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Dirty Harry faces gender conflict

Thursday, July 30, 2015

CineVerse took the wayback machine to the 1970s last evening to revisit a trusty old relic of that era, Dirty Harry, or, more specifically, "The Enforcer," which proved to be an interesting exercise in examining a later sequel in a popular movie series. Here are the conclusions we drew following our viewing:


HOW IS THIS FILM DIFFERENT FROM WHAT YOU EXPECTED OR DIFFERENT FROM THE PREVIOUS TWO DIRTY HARRY MOVIES?
It has a bit more humor and slightly less violence than its two predecessors, employing a more lighthearted tone.
Super macho Harry is ironically paired up with a female cop, creating a humorous gender conflict and quirky dynamic; Harry is probably used to treating women as either objects or dependent damsels in distress.
o This begs the question, why did they go to the trouble of teaming Harry up with a female? Is it because they had exhausted the ethnic minorities he was paired up with in the previous two films, who each get killed off and serve as catalysts to spur on Harry’s anger?
In this picture, Harry is arguably less of a vigilante judge, jury and executioner who steps over a moral and ethical line; by contrast, he practices more “self-defense and rescue operations, instead of…cold-blooded executions,” wrote Roger Ebert.
Ebert further wrote of this movie: “The Enforcer is the best of the Dirty Harry movies at striking a balance between the action and humor. Sometimes in the previous films we felt uneasy laughing in between the bloodshed, but this time the movie’s more thoughtfully constructed and paced. For the first time we really get a sense of the human being behind Harry’s fa├žade, some of the scenes with Tyne Daly wouldn’t work any other way. And Clint Eastwood, as always, is good at projecting Harry’s loyalties and convictions in the fewest words possible.”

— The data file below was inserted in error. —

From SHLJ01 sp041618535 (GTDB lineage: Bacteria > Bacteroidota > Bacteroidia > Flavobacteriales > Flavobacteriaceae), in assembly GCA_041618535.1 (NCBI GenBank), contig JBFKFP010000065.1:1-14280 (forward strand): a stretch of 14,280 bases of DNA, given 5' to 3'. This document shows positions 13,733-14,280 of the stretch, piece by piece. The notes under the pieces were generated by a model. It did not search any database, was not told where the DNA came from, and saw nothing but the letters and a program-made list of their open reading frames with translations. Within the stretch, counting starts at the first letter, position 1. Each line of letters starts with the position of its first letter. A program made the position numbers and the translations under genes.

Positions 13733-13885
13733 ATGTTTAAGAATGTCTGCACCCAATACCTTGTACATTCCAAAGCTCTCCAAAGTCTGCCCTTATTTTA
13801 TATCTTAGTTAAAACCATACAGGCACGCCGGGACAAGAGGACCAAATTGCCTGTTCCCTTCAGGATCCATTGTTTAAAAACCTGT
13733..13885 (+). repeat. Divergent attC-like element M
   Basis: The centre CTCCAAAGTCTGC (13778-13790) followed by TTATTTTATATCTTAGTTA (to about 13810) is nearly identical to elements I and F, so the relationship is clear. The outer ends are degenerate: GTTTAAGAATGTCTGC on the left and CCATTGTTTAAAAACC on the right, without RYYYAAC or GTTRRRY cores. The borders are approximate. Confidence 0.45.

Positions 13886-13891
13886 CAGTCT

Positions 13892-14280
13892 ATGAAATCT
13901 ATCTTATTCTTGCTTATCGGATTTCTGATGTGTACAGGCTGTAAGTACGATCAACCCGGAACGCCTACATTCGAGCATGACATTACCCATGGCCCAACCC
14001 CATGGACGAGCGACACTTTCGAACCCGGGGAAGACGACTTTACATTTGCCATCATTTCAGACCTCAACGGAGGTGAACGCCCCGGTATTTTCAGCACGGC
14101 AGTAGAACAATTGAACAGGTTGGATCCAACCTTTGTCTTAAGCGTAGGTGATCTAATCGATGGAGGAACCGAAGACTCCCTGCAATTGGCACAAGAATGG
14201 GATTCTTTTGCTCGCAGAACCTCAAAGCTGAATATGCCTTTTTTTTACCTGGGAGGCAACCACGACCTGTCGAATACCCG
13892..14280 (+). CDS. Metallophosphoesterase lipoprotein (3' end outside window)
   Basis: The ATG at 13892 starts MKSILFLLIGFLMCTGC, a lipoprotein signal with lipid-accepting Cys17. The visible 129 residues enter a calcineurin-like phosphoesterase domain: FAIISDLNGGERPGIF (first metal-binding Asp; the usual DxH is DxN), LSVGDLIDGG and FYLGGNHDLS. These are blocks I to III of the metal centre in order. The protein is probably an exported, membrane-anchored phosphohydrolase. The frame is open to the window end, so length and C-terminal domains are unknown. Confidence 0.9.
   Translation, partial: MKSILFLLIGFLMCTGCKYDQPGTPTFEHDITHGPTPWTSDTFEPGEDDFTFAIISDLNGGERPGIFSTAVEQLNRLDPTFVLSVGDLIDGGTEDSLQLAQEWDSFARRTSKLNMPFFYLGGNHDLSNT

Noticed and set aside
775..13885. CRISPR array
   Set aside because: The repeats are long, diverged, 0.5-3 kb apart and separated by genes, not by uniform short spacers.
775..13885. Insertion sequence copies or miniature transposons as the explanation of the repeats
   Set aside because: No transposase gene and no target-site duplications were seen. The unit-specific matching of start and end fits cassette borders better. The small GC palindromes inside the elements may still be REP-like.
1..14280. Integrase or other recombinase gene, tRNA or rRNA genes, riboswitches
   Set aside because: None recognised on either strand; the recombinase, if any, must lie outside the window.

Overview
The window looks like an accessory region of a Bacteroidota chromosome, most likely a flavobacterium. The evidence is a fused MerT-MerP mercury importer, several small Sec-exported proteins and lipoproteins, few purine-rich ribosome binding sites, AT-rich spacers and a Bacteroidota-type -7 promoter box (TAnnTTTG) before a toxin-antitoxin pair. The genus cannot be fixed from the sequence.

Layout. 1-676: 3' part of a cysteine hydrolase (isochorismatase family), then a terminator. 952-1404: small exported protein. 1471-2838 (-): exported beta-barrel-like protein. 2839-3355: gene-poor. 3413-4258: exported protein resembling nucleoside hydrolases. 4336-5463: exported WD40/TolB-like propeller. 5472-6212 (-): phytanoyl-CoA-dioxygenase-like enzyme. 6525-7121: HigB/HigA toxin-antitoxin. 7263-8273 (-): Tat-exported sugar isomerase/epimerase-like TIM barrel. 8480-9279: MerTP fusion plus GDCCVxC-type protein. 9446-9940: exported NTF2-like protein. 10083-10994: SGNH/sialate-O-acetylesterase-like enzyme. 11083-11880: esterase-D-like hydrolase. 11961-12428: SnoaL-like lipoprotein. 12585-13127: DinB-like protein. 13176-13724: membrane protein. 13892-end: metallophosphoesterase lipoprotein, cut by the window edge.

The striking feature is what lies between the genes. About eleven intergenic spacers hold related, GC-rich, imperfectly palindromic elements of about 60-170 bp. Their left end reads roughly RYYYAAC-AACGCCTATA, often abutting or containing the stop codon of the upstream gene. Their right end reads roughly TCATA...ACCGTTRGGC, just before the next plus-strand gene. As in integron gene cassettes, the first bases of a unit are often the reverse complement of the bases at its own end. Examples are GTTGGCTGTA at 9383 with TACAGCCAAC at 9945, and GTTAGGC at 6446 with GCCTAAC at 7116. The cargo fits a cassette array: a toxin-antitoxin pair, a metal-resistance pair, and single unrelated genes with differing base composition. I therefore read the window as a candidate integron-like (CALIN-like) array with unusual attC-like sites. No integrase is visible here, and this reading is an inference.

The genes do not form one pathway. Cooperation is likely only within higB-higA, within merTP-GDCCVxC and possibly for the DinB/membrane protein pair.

Similar to the James Bond films of the 1970s, at this point in the Dirty Harry series the filmmakers were trying to outdo the previous films by making the weapons, as well as the villains, bigger and more cartoonish.
“The sick, perverted, complex thrills of the original Dirty Harry film, where the viewer didn’t know where to turn for safe moral ground, are long gone by the time of The Enforcer,” said reviewer Paul Mavis, who added: “For an action film, there sure is a lot of joining in The Enforcer.”
Debatably, Harry has become a bit of a self-parody here, in that his mood, words and actions are fairly predictable although still crowd-pleasing, and he continues to serve as a vigilante wish fulfillment tool for the audience.
The filmmakers here choose a framing and compositional style that seems to glorify Harry and make him appear bigger than life and of a taller literal and figurative stature than others around him.

WHAT IS INTERESTING ABOUT THE MORAL AND POLITICAL TONE OF THE DIRTY HARRY FILM SERIES?
It’s been called a “naked libertarian fantasy.”
It’s been criticized as a film series with a fascist heart draped in a wish fulfillment fantasy cloak.
You could argue that it’s a ridiculous piece of ultra right wing propaganda that criticizes a “liberal judicial system” and the liberal protections granted by the Constitution.
The movies espouse the notion that liberals produced too much law, but not enough justice or order: the solution is less law, which creates more order.
The real villain here, besides the revolutionaries, is the system, the establishment, which is flawed because of its liberalism.
Dirty Harry is also like the polar opposite of Easy Rider: the heartless cops of the latter are a progenitor of the former; and the likeable hippies of Easy Rider have morphed into the sociopathic killers depicted in the Dirty Harry films.
It also depicts San Francisco as a town populated by weak politicians, which makes a nice contrast to the blue-collar, ultra macho image of Harry.
The critic Pauline Kael called Harry a martyr figure who symbolized the conservatives of the period who fashioned themselves as David against the liberal Goliath.

THE VIGILANTE COP MOVIE IS A SUBGENRE FOR WHICH DIRTY HARRY IS CONSIDERED THE PATRON SAINT. CAN YOU CITE ANY FILMS THAT FIT IN THIS SUBGENRE?
High Noon, at the end of which Gary Cooper throws his badge away after dispatching with the villains
The Big Heat from 1953 starring Glenn Ford 
Bullit, starring Steve McQueen, from 1967
The French Connection and Serpico
Death Wish, Walking Tall, Billy Jack, The New Centurions 
McQ and Brannigan, both starring John Wayne
Cobra and Judge Dredd, both starring Sylvester Stallone

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